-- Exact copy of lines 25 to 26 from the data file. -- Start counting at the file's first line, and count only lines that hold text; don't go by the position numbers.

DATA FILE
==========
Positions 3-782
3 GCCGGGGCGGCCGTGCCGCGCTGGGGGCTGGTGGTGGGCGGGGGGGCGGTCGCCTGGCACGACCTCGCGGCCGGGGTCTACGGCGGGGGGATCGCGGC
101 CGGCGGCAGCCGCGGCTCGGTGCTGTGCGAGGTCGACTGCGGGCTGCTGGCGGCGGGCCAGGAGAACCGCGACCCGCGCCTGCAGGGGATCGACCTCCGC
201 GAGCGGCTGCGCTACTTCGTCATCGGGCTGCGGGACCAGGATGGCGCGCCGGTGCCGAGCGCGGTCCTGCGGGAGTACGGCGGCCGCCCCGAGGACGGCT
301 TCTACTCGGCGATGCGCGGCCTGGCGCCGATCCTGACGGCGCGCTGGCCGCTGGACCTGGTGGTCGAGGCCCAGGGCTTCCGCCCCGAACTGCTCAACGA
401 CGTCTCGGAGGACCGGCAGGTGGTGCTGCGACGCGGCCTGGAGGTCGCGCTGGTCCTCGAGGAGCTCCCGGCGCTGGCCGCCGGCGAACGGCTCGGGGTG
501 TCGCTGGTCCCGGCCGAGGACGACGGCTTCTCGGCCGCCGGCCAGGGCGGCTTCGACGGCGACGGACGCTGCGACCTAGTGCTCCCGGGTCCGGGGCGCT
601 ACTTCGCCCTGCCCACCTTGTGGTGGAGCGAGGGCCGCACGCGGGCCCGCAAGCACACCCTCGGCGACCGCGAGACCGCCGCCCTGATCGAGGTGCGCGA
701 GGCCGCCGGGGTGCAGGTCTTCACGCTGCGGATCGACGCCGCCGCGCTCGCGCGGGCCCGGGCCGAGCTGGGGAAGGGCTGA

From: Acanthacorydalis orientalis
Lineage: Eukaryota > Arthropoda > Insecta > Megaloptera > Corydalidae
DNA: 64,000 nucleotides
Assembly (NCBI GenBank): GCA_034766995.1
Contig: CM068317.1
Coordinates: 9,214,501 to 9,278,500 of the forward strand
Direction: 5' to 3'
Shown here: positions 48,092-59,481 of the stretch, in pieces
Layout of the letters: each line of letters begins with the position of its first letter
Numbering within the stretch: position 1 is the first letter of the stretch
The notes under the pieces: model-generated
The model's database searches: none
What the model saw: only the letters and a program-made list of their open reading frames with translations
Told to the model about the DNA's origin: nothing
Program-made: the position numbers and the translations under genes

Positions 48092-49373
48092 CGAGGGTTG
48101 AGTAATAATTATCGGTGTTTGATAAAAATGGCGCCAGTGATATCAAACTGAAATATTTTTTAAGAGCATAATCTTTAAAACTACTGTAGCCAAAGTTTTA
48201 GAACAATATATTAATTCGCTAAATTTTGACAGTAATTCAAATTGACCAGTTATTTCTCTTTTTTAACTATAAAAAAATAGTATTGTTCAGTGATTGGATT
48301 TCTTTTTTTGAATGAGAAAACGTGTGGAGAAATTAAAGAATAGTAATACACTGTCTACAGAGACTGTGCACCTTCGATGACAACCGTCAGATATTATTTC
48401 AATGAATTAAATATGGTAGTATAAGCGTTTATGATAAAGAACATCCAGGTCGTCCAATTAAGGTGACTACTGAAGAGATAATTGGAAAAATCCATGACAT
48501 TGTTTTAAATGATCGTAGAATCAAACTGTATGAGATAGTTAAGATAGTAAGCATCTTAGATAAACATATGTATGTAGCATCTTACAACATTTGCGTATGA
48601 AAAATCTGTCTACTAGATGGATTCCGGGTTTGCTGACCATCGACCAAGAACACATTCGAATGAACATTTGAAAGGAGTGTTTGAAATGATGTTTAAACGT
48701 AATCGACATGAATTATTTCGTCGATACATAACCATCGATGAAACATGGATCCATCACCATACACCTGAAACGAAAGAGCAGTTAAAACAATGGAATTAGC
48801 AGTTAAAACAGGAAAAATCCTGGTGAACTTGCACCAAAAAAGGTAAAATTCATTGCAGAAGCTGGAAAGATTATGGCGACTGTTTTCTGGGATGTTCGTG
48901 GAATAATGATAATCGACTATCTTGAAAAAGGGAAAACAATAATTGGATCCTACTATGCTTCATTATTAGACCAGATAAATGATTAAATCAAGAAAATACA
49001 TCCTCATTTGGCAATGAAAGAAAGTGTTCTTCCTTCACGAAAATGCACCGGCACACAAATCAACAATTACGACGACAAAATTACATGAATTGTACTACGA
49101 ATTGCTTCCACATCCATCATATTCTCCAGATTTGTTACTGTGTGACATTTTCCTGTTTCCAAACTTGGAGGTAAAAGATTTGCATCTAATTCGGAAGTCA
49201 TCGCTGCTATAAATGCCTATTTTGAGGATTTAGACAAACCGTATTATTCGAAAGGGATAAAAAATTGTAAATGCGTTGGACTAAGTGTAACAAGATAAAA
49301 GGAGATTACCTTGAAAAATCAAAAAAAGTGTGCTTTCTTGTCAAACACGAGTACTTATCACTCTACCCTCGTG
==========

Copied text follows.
Positions 48092-49373
48092 CGAGGGTTG